The feed intake capacity affects milk yield. Total feed intake is the outcome of meal size, meal duration, and interval between meals, which may also affect whether digestive disorders will be developed (Abijaoude et al., 2000). The eating behaviour provides a possibility to study factors that influence animal decision of what to eat and how much to eat (Meier et al., 2012). Goats are intelligent animals and, under free grazing and browsing of natural habitats, they select a mixed diet, which provides optimization of their nutritional needs and effective utilization of the natural resources (Silanikove et al., 2000a). Gipson et al. (2007) provided an example in which eating behaviour affected total intake: feed characteristics (pelleted vs non-pelleted) increased total feed intake through the increase in meal duration at a similar rate of dry matter intake within meals. Over the last decade, an effort was made by the Turkish breeders to improve the production level of local breeds by crossbreeding them with Saanen (S) and German Improved Fawn (GIF) goats. German Improved Fawn, originating from the French Alpine goats, and Saanen have almost similar yield and lactation length (Darcan and Güney, 2002). Typical milk yield in full lactation of Alpine goats ranges between 2.03 and 2.08 kg/day, with 3.47-3.55% fat and 3.08% protein (Mioč et al., 2008). Saanen goats are a dairy breed, which typically produce, during full lactation, 2.63-2.76 kg/day milk, with 3.25-3.35% fat and 3.01-3.05% protein. However, there is no comparison between these genotypes under the same feeding and climatic conditions for performances. In addition, rather limited information on eating behaviour of goats is available (Rossi et al., 1999a,b; Gorgulu et al., 2008). The objective of the present study was to compare lactation performance and eating behaviour of GIF and S goats in subtropical climatic conditions of the eastern Mediterranean part of Turkey.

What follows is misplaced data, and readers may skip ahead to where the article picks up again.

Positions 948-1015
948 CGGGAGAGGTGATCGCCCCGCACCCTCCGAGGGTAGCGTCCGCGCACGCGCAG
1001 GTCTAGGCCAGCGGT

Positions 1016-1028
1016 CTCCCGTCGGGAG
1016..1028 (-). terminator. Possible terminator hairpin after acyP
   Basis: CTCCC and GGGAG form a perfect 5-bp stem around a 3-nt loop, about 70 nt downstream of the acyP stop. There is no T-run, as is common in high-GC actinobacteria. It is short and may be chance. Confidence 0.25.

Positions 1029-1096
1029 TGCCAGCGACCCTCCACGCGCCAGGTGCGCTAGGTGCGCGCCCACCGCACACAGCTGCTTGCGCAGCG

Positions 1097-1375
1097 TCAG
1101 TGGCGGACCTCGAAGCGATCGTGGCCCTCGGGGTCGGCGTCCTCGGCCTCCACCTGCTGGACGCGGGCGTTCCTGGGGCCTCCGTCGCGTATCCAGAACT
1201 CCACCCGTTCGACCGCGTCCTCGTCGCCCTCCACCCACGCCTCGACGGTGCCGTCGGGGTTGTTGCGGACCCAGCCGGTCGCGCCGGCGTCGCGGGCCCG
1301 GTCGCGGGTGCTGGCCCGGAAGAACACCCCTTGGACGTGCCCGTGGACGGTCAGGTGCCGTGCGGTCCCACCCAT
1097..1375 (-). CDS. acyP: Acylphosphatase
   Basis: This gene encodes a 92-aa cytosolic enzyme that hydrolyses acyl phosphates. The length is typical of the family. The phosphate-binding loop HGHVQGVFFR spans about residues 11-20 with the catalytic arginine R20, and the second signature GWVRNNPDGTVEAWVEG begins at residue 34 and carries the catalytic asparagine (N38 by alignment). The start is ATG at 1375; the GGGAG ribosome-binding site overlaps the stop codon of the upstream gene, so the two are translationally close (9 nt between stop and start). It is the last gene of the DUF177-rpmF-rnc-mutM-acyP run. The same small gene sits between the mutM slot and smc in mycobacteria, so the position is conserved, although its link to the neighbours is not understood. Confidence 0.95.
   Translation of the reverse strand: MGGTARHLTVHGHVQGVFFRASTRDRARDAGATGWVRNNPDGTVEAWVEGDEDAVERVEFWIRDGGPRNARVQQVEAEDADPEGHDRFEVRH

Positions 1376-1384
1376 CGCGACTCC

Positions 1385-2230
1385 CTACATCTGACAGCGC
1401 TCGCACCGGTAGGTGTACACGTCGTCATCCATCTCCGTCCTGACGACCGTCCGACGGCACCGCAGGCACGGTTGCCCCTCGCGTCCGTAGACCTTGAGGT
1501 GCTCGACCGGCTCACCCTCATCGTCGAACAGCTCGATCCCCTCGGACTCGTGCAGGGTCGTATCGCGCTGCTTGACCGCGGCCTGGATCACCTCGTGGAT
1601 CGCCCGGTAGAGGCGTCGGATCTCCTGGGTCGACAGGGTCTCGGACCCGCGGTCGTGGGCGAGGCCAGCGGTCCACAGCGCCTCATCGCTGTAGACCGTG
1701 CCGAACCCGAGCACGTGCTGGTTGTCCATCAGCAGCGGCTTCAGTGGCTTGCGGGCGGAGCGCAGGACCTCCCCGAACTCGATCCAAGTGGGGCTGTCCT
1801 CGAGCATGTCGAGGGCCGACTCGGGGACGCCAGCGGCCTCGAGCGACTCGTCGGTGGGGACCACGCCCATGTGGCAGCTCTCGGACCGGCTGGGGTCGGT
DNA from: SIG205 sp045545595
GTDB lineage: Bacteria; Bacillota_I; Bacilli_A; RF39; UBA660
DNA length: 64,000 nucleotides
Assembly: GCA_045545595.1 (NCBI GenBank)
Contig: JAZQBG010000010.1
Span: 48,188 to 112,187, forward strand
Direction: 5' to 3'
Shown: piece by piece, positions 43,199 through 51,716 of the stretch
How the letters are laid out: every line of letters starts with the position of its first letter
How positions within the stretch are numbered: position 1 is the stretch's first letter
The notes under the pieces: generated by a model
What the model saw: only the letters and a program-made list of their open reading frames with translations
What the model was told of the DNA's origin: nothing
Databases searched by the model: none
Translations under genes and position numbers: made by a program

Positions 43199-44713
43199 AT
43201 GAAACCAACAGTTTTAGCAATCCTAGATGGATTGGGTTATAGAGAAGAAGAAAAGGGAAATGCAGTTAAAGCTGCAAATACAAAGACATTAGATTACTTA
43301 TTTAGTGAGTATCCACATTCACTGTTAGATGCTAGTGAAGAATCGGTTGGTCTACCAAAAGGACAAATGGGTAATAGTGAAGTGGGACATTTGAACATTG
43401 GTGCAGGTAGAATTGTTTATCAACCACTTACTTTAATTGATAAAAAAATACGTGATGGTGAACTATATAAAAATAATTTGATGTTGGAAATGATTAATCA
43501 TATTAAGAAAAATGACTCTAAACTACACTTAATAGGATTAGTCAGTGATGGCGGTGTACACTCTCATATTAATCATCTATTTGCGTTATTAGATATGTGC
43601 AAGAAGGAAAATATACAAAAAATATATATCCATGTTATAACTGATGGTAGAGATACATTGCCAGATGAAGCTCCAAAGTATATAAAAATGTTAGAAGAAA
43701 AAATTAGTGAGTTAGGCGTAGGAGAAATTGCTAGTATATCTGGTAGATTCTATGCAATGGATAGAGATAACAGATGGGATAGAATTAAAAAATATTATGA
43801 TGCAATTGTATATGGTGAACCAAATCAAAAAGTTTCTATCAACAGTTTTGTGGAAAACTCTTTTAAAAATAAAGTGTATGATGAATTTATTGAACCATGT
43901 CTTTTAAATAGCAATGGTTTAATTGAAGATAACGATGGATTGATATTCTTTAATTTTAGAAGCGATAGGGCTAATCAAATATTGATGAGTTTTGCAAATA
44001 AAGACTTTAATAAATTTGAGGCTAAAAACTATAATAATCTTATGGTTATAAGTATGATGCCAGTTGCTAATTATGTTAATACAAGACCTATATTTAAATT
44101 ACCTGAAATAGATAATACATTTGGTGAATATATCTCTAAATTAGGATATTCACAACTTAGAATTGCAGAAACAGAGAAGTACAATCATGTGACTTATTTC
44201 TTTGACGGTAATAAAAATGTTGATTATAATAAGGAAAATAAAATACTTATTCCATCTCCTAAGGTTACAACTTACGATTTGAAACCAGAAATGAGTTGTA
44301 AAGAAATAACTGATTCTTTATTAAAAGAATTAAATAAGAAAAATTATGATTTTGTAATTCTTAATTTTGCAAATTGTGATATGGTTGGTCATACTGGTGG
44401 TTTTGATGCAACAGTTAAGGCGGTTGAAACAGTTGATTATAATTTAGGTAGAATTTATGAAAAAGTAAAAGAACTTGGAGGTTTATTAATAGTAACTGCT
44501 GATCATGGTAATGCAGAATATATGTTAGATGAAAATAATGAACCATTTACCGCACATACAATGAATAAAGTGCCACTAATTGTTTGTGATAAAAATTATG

Material and Methods